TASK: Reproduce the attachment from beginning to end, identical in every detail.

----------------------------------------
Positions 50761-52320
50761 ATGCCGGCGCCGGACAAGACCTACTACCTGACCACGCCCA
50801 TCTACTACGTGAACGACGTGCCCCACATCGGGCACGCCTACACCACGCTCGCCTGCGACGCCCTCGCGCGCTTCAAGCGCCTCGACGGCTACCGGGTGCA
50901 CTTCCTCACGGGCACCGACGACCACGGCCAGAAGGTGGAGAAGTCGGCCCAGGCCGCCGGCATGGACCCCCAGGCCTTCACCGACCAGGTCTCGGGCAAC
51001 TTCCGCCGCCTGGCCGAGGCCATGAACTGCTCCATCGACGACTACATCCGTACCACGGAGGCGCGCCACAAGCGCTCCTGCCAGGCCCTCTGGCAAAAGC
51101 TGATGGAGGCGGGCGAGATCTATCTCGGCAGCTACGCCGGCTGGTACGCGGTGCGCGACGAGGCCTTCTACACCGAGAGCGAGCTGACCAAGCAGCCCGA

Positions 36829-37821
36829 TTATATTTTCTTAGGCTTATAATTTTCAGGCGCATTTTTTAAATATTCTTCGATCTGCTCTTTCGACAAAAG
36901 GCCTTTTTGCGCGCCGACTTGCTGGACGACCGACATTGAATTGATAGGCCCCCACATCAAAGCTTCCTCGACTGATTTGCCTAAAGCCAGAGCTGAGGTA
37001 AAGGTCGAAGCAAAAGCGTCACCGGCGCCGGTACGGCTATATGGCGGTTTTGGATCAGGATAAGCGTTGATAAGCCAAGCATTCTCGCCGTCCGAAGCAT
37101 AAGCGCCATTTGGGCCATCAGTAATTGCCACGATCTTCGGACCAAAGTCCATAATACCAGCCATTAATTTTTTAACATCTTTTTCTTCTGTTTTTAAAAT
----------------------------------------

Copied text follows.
Positions 50761-52320
50761 ATGCCGGCGCCGGACAAGACCTACTACCTGACCACGCCCA
50801 TCTACTACGTGAACGACGTGCCCCACATCGGGCACGCCTACACCACGCTCGCCTGCGACGCCCTCGCGCGCTTCAAGCGCCTCGACGGCTACCGGGTGCA
50901 CTTCCTCACGGGCACCGACGACCACGGCCAGAAGGTGGAGAAGTCGGCCCAGGCCGCCGGCATGGACCCCCAGGCCTTCACCGACCAGGTCTCGGGCAAC
51001 TTCCGCCGCCTGGCCGAGGCCATGAACTGCTCCATCGACGACTACATCCGTACCACGGAGGCGCGCCACAAGCGCTCCTGCCAGGCCCTCTGGCAAAAGC
51101 TGATGGAGGCGGGCGAGATCTATCTCGGCAGCTACGCCGGCTGGTACGCGGTGCGCGACGAGGCCTTCTACACCGAGAGCGAGCTGACCAAGCAGCCCGA

Positions 36829-37821
36829 TTATATTTTCTTAGGCTTATAATTTTCAGGCGCATTTTTTAAATATTCTTCGATCTGCTCTTTCGACAAAAG
36901 GCCTTTTTGCGCGCCGACTTGCTGGACGACCGACATTGAATTGATAGGCCCCCACATCAAAGCTTCCTCGACTGATTTGCCTAAAGCCAGAGCTGAGGTA
37001 AAGGTCGAAGCAAAAGCGTCACCGGCGCCGGTACGGCTATATGGCGGTTTTGGATCAGGATAAGCGTTGATAAGCCAAGCATTCTCGCCGTCCGAAGCAT
37101 AAGCGCCATTTGGGCCATCAGTAATTGCCACGATCTTCGGACCAAAGTCCATAATACCAGCCATTAATTTTTTAACATCTTTTTCTTCTGTTTTTAAAAT